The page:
Serendipity took me to Space Ed when I had just started H807 ‘Innovations in E-learning.’
Dr Price Kerfoot is an alumni of Balliol College and he was featured in the College Magazine. This Balliol and Harvard trained doctor had considered ways to improve the way in which medical students learn. A great deal must be learnt rote, you have to know your anatomy (to start with). This means dissecting a cadaver, making the information stick, then testing yourself relentlessly so that exams can be passed.
Here is a professional educator using e-technology to solve a problem.
As an innovation in e-learning nothing compares. It may not use second life or 3D animation, but is addresses a learning problem and offers an effective solution – good-bye factoids on Rolodex cards, hello 21st century email and text alerts probing you to answer multi-choice questions correctly. If you get it wrong, you receive the right answer and an explanation. This question will be resent in due course and sent repeatedly until it is self-evident that you now know the correct answer.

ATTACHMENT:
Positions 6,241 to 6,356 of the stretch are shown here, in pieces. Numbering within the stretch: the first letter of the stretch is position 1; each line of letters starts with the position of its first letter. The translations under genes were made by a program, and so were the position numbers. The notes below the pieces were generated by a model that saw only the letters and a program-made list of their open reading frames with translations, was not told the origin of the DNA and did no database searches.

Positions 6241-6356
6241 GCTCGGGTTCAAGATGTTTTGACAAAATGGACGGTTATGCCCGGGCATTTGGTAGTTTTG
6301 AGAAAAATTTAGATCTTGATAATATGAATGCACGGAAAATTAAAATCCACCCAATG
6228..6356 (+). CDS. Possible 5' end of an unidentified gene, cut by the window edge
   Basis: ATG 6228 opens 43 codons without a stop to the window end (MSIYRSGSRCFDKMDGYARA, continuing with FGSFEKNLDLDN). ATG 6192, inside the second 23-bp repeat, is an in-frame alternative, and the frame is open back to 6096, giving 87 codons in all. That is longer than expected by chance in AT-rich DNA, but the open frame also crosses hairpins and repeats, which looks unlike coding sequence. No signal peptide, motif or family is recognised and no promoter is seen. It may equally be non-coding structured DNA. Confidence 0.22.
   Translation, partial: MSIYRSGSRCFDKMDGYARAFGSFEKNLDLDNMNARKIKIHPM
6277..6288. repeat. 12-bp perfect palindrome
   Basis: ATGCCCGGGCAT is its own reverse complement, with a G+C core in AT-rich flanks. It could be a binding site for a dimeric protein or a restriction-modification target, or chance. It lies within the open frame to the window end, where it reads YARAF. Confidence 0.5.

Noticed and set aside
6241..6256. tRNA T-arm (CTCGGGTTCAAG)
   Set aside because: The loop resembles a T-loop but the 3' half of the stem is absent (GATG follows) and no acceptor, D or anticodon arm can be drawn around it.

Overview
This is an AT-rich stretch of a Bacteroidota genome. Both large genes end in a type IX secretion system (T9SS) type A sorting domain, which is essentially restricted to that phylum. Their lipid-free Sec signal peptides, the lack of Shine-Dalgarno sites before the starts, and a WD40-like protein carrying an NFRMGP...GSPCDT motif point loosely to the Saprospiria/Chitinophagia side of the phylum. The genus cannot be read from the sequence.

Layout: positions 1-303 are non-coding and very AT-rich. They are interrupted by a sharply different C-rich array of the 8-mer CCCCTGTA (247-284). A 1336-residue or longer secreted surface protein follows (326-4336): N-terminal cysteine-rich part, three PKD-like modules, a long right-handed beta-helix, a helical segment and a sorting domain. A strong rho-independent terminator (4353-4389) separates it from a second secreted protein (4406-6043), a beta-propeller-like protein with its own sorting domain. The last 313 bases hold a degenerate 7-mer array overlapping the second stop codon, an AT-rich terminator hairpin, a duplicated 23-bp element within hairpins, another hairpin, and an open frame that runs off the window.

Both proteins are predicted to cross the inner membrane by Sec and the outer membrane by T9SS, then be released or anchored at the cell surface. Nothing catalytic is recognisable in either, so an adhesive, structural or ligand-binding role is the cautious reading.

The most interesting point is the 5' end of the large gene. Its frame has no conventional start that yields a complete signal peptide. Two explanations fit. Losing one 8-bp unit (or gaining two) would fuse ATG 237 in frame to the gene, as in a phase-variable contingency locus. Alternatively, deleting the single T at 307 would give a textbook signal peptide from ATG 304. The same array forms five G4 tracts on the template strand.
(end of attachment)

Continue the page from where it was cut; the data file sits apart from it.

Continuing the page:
I’m signed up for Core Anatomy.
I haven’t a clue but using Google and go into research mode. It is staggering the wealth of visual materials to support learning, beautifully rendered images of the human body, podcasts from doctors, definitions of the terminology with audio so you learn how to pronounce these things. I still get the first couple of questions wrong, but never mind. I understand what the right answer is, I am building a corpus of knowledge that will in time enable me to answer 100 questions rather than only 25.
Give it a go.
Better still, build your own Space Ed programme. The platform is free to use and you are free to offer the results of your endeavour for free … or for a fee.
TESTING NEW INSTRUCTIONAL METHODS
Interactive Spaced-Education to Teach the Physical Examination:
A Randomized Controlled Trial
B. Price Kerfoot, MD EdM1,2,3, Elizabeth G. Armstrong, PhD2,3, and Patricia N. O’Sullivan, MD3,4